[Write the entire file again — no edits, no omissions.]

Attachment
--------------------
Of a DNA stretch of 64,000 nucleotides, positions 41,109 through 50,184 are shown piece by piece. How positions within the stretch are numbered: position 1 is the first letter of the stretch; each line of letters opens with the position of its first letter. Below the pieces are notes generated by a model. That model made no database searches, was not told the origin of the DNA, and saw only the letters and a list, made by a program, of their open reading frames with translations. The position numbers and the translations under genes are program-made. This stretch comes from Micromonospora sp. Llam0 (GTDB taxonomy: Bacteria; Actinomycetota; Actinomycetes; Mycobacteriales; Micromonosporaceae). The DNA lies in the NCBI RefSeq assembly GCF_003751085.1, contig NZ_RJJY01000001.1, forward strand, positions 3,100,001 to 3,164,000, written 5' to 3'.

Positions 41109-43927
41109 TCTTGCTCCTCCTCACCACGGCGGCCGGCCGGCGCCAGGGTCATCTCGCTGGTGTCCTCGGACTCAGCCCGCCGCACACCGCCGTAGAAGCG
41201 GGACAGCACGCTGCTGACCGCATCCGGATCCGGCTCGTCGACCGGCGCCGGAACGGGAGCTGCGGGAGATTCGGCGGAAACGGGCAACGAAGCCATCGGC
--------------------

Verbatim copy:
Of a DNA stretch of 64,000 nucleotides, positions 41,109 through 50,184 are shown piece by piece. How positions within the stretch are numbered: position 1 is the first letter of the stretch; each line of letters opens with the position of its first letter. Below the pieces are notes generated by a model. That model made no database searches, was not told the origin of the DNA, and saw only the letters and a list, made by a program, of their open reading frames with translations. The position numbers and the translations under genes are program-made. This stretch comes from Micromonospora sp. Llam0 (GTDB taxonomy: Bacteria; Actinomycetota; Actinomycetes; Mycobacteriales; Micromonosporaceae). The DNA lies in the NCBI RefSeq assembly GCF_003751085.1, contig NZ_RJJY01000001.1, forward strand, positions 3,100,001 to 3,164,000, written 5' to 3'.

Positions 41109-43927
41109 TCTTGCTCCTCCTCACCACGGCGGCCGGCCGGCGCCAGGGTCATCTCGCTGGTGTCCTCGGACTCAGCCCGCCGCACACCGCCGTAGAAGCG
41201 GGACAGCACGCTGCTGACCGCATCCGGATCCGGCTCGTCGACCGGCGCCGGAACGGGAGCTGCGGGAGATTCGGCGGAAACGGGCAACGAAGCCATCGGC